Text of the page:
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    Backwashing domestic tankless coil (7 Posts)

  • HydroNiCK HydroNiCK @ 5:36 PM
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    Backwashing domestic tankless coil

    Hello everyone and Hi Ken Resnick,
    I was recently bonding with my parents boiler and noticed there is a loop installed to backwash the coil.  How do I go about doing this?  The coil is 20 years old and I'm still getting sufficient hot water from it.  However, since i'm fascinated by heating and would like to practice my skills, and can't leave well enough alone... I am thinking about back washing it.  Now, I know how to backwash the coil with cold water but How do I do it with chemical?  I searched the wall so please forgive me if this topic already exists (I have a feeling it does)  please link me to it or provide the proper key words I should search ( I tried "backwash coil").  Also, feel free to let me know that i'm an idiot for contemplating using chemical on a coil that still works well.  However even if i don't use the chemical I still would like to know how to run it through.  Could I tie in a tee with a ball valve and male adapter so i could then hook a hose and pump up to the coil?  I would stick the suction end of the pump into the bucket of chemical.  Hook a hose up to the boiler drain on the loop to drain the chemical coming out of the hot side into a bucket therefore recirculating the chemical through my pump back through the coil?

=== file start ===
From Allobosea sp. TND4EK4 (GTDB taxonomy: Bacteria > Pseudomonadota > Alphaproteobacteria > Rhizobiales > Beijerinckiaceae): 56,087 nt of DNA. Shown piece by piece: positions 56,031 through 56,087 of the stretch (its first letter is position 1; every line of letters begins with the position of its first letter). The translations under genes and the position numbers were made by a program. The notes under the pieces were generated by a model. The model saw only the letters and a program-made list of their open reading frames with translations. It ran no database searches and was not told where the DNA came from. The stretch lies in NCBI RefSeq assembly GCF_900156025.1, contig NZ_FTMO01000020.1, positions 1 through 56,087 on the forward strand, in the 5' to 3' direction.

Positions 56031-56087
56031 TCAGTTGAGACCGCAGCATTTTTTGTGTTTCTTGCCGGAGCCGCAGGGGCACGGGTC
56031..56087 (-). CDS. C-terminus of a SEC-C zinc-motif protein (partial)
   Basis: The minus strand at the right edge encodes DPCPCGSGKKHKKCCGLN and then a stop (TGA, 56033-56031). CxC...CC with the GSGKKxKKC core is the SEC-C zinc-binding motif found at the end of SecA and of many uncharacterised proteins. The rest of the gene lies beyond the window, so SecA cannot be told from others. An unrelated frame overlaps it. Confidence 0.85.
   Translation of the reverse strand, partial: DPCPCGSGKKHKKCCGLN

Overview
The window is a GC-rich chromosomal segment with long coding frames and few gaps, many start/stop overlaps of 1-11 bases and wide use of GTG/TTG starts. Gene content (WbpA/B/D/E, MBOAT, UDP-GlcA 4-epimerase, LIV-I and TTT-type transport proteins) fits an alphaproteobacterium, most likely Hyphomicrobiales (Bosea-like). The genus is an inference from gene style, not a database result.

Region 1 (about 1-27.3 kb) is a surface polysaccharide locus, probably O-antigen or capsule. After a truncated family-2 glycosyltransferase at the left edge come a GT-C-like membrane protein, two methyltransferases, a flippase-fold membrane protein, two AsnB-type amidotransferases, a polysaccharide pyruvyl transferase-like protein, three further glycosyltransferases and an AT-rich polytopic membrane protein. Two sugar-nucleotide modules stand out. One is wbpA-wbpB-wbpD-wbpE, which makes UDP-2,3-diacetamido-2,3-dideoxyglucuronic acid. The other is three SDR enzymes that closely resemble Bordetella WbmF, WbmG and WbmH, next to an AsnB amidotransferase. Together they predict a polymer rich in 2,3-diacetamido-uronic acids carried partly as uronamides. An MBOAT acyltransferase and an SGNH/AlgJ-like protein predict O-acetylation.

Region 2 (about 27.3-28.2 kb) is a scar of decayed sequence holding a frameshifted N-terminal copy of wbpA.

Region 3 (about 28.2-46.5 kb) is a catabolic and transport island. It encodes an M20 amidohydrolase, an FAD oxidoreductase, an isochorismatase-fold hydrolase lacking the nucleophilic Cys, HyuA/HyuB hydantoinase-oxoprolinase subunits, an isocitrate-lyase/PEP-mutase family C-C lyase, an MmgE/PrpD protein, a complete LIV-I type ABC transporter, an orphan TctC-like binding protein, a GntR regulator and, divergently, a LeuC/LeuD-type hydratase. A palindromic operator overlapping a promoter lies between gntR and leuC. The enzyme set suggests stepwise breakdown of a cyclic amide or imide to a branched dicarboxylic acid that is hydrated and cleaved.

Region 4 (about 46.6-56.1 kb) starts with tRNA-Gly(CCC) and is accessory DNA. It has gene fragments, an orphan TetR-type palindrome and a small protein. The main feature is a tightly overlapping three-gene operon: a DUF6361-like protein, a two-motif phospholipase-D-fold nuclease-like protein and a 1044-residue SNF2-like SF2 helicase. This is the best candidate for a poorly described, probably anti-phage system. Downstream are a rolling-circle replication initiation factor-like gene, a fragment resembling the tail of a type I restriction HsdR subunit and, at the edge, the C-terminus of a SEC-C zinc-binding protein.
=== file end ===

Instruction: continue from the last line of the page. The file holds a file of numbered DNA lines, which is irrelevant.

Thanks,
    Nick
  • SWEI SWEI @ 1:11 AM
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    Bonding with a boiler

    sounds a bit ephemeral to me, but you might try flushing coil' on http://www.heatinghelp.com/forum/search
    Generally speaking, you recirculate treated water (almost always moderately acidic) through the piping or coil until it is free of deposits.  There are subtleties to the process depending on pipe/coil material(s), the deposited materials, and local water conditions.
  • HydroNiCK HydroNiCK @ 9:34 AM
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    Thanks

    Thanks SWEI
  • billtwocase billtwocase @ 9:28 PM
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    if it's not broken

    don't fix it. You could wind up with a pin hole or two. If you have any doubts, or having issues with hot water, replace it. Years ago acid flushing was done regularly. A lot of coils plugged, leaked, potential health hazard, etc. I know of no one who would take that chance today
  • Steve Steve @ 9:04 PM
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    coil flushing

    many years ago, i acid  washed / flushed   many coils....success rate was  about  30 %....i would not try today  because of  possible  health issues if  acid not fully flushed out....  replace the coil, or take to a radiator shop, & have them soak it in a cleaning tank for at least  4  to 6 hours....../    my  $.05    opinion...
  • heatpro02920 heatpro02920 @ 11:43 PM
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    I agree

    With the others, if its not broke leave it alone, how water is fine, you want to do something flush it really good, but I wouldn't go running stuff through it and disturbing too much...

    You could end up bonding with some pretty stubborn tankless bolts..
    This post was edited by an admin on August 5, 2013 11:43 PM.
  • Charlie from wmass Charlie from wmass @ 12:39 AM
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    being a steam guy

    I steam clean the coils I deal with during the annual service.
    Cost is what you spend , value is what you get.

    cell # 413-841-6726
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